The fate of Stafford student loan interest rates still hangs in the balance after the United States Senate rejected both the Republican and Democratic proposals to stop the interest rates on these loans from doubling on July 1.
Both bills would have extended the $6 billion interest rate cuts for another year.
The Democratic bill failed mostly on party lines, with only one Democrat, Jim Webb of Virginia, voting against the Democrats’ bill. The bill failed 51-43.
The GOP bill failed 34-62 with eight GOP Senators joining Senate Democrats to vote no.
The White House, which has recently taken an election year interest in college students’ problems, was quick to blame Republicans for the unresolved issue, however.
“With only 37 days left to stop student loan interest rates from doubling on July 1, Senate Republicans still have not proven that they’re serious about resolving this problem,” White House Press Secretary Jay Carney accused afterward, as reported by Politico.
Carney refused to acknowledge that Senate Democrats opted not to vote for the GOP version of the bill, which had already passed in the House of Representatives.
Sen. Mitch McConnell (R-Ky.) pointed out the White House’s hypocrisy, noting that the President hasn’t spent as much time coming up with a legislative solution to the issue as he has spent complaining about it.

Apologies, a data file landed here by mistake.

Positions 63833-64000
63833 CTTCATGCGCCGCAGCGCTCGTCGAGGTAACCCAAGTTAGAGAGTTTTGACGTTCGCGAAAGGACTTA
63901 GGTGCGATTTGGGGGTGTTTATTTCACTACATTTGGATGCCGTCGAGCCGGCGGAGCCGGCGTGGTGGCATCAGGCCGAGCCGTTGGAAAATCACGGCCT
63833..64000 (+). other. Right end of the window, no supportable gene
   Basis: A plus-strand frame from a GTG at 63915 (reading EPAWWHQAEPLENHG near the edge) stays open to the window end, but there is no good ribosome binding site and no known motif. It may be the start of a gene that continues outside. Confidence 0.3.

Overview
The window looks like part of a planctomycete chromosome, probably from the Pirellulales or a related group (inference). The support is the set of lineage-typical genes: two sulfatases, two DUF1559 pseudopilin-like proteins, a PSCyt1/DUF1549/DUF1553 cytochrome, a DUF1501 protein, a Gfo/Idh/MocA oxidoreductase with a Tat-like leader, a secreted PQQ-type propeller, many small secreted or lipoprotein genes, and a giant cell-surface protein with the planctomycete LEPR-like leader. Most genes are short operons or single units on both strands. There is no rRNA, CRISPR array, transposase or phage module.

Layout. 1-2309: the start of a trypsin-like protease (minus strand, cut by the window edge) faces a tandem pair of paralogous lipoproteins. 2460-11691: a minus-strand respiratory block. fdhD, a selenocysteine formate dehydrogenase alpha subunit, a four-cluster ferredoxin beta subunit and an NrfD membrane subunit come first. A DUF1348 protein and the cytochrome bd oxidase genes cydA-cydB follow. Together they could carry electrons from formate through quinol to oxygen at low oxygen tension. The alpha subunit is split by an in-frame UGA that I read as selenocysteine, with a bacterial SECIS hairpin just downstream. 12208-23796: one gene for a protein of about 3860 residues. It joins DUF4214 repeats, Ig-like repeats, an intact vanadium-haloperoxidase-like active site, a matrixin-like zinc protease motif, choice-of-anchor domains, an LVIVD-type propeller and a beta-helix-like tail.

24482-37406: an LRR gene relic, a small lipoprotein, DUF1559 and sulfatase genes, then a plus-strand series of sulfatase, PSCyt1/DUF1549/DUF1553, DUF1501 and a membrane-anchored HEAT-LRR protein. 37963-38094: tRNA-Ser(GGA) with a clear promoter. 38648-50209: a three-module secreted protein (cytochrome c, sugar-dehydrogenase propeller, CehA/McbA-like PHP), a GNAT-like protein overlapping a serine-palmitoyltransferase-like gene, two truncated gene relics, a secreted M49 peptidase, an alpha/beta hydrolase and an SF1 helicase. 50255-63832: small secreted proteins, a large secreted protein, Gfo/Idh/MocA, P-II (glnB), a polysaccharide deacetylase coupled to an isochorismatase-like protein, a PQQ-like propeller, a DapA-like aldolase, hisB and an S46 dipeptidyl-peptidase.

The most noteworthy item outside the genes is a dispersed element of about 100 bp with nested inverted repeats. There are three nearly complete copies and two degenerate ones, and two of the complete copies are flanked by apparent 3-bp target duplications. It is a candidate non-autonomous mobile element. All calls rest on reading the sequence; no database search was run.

“If the president’s got time to run around to late-night comedy shows and college campuses talking about this issue, then he can pick up the phone and work out a solution,” McConnell said, referring to Obama’s appearance on Late Night with Jimmy Fallon.
Republicans and conservatives have noted that the “looming crisis” Obama claims will occur if the student loan interest rate cut is not renewed is largely fictitious. Most borrowers will not be affected the interest rate increase and those that are will only see a $7 increase per month. Meanwhile, it will cost the federal government $6 billion a year to continue subsidizing those loans. Thus, many Republicans see any federal plan to extend the cuts as fiscally irresponsible.
The Senate is now out of session until Monday, June 4. Neither party announced whether or not it will revisit the issue after next week’s recess.